Fast neurological changes for fast people in a faster world

© Jorgan Harris


1. What is BWRT?

Whatever your difficulty, it’s highly likely that this amazing new therapy can help to set you totally free from it. This is a thoroughly modern methodology that draws on the latest research into the technology of the brain and the way patterns of thought affect our well-being. Thus, if you know how you would like to be and feel but just haven’t been able to get there, BWRT can help you find it quickly.

It’s not important if you’re just starting out in the world or have already been ‘around the block’– no matter what time of life you’re in, BWRT can help you actually choose the way you want to feel about almost anything. It is a fact that most people shouldn’t really have problems. It’s also a fact that most people do. BWRT means they no longer have to put up with them and ‘just get on with it’.

BWRT is a new, revolutionary, highly effective and ground breaking therapy as well as a dynamic model of psychology that fits with current thinking of neuroscience. It is one of the most exciting developments in psychotherapy since it is a fast-acting and extremely effective way to bring change within the minimum amount of sessions, compared to other therapeutic systems. The most important thing is that BWRT is totally unique and combining it with other methodologies will produce unpredictable results.

BWRT was developed in 2011 by Terence Watts (assisted by his research partner, Rafiq Lockhat) and operates on the principle that our physical brains respond to events and make decisions even before we are physically aware of them. The brain, however, is adaptable and capable of learning in a fast and efficient way.

It is completely different from any form of conventional therapy since it does not ask unnecessary questions. It does not do “analysis paralysis”. It does not waste time. We are working with neurology and we are changing your neurology with neuroscience with a quick, painless and effective methodology.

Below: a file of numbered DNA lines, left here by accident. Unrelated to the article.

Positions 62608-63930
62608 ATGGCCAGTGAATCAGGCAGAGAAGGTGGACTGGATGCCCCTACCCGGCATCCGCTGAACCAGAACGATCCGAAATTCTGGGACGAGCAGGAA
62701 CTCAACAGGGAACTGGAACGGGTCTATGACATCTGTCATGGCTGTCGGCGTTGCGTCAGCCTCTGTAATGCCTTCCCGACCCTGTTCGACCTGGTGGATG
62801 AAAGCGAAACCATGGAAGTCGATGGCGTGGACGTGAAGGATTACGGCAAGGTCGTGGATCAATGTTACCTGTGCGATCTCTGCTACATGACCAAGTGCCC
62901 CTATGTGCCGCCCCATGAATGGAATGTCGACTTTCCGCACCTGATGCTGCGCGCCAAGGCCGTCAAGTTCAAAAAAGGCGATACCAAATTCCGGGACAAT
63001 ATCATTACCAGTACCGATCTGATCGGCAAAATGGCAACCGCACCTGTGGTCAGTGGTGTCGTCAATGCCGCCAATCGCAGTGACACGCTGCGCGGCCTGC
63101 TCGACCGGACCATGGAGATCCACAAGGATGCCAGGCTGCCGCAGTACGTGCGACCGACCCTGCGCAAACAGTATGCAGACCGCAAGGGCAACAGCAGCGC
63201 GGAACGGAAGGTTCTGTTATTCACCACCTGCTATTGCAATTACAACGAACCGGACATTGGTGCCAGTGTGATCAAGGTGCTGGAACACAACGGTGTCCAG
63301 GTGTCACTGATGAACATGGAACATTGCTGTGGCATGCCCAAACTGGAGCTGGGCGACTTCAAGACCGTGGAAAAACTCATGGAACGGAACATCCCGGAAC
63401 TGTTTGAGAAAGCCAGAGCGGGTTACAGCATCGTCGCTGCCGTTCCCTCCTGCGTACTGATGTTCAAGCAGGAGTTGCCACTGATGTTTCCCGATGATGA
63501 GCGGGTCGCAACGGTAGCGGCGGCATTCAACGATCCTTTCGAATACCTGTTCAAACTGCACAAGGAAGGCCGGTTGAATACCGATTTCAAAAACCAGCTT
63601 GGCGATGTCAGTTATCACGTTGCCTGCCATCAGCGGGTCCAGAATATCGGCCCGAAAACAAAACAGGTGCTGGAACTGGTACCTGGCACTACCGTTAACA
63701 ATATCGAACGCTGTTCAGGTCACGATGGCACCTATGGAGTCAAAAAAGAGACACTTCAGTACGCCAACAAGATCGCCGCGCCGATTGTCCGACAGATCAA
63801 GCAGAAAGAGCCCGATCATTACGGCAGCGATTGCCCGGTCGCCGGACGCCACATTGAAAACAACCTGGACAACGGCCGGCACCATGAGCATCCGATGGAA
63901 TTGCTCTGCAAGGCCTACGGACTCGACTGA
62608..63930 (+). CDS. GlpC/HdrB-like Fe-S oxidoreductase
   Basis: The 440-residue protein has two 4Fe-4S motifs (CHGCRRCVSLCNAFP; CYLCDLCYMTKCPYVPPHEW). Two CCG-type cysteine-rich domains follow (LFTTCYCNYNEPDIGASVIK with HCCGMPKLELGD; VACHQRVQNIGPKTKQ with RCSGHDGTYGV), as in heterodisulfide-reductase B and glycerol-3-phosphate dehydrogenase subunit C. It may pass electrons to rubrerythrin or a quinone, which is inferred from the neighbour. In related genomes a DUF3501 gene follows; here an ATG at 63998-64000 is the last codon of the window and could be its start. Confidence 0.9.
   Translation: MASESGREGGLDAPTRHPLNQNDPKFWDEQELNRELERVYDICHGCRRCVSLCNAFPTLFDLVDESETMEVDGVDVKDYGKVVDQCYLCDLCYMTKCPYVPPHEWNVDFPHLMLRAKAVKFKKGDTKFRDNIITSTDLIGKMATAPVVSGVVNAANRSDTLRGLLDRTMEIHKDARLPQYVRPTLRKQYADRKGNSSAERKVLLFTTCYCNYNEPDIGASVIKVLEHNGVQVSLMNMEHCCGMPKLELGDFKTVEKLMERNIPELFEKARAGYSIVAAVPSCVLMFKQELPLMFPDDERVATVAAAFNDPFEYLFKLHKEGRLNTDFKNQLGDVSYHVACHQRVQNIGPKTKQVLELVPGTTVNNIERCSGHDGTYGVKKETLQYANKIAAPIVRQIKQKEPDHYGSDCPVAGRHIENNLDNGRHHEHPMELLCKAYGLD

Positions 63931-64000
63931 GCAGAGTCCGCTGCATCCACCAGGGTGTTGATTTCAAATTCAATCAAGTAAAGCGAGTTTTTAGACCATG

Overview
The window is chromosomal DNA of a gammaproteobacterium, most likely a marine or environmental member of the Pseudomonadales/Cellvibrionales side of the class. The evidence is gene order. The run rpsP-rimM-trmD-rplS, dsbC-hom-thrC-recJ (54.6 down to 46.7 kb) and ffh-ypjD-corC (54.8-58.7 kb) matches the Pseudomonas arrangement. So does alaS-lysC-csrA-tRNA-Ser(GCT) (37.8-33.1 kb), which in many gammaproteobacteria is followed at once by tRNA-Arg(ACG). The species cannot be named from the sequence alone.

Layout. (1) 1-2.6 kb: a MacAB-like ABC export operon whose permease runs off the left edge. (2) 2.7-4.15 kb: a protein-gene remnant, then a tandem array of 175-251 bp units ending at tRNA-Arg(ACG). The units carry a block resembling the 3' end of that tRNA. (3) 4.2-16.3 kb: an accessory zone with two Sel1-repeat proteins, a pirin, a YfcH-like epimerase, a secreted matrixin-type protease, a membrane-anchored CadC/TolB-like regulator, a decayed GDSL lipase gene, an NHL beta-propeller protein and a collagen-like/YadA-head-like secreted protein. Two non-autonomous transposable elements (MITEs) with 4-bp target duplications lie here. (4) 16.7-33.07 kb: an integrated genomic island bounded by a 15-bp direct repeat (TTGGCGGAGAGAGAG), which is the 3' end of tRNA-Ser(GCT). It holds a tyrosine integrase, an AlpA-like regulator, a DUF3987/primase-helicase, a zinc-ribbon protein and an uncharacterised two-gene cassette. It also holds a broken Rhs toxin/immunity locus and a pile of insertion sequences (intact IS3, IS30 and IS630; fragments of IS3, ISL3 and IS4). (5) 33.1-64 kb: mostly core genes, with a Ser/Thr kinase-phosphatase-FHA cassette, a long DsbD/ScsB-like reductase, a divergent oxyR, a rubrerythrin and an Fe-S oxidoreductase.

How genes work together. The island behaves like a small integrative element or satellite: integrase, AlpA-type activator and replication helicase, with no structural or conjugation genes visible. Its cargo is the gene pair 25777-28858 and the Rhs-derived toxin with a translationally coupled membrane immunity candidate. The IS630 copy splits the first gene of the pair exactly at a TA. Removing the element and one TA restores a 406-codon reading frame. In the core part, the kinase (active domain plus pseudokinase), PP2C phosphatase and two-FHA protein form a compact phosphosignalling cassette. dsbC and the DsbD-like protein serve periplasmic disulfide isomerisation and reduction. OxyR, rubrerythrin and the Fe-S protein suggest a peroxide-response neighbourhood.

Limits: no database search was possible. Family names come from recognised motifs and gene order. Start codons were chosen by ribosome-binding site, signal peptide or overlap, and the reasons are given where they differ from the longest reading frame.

BWRT also fits in with new thinking in the field of psychology. BWRT, like Mindfulness and Positive Psychology, tends to move away from the traditional pathology model of psychology where there is focussed on what is wrong with a person. It rather focuses on where you want to be but just haven’t been able to.

2. How does BWRT work?

The principle is that we learn something new by practising it over and over again until it becomes second nature to us. BWRT uses the same idea of learning a new way of reacting and behaving via repetition, rehearsal and reflection of successes. In doing so the brain provides a new neural pathway network. It is about changing an undesired behaviour in favour of a better behaviour. BWRT also uses your own powerful imagination and thought processes.

BWRT is unique and inspired by the research of the Virtual Nobel prize winner, Benjamin Libet (in 1983). His research showed that there is a measurable wait (more than ⅓ second) between the moment the brain commences to act upon any stimulus and our becoming aware of that action – in other words, by the time we know what we’re doing, we’re already doing it and it’s old news as far as the physical brain is concerned. Remarkably, even the decision to change your mind about what you are doing is made before conscious awareness of that decision. BWRT allows us the opportunity to work in that interval between the commencement of an action and conscious awareness. This allows us the opportunity to negate destructive thought patterns so completely it’s as if they were never there.

In fact, immediately after the therapy is finished, the client can no longer feel any negative response to the usual trigger for their presenting symptom, no matter how hard it tries to ‘fire it up’.

This therapy is largely content-free, using the client’s own thought processes to get a release from the symptomatic pattern. There is a strict protocol which ensures maximum effectiveness and complete safety.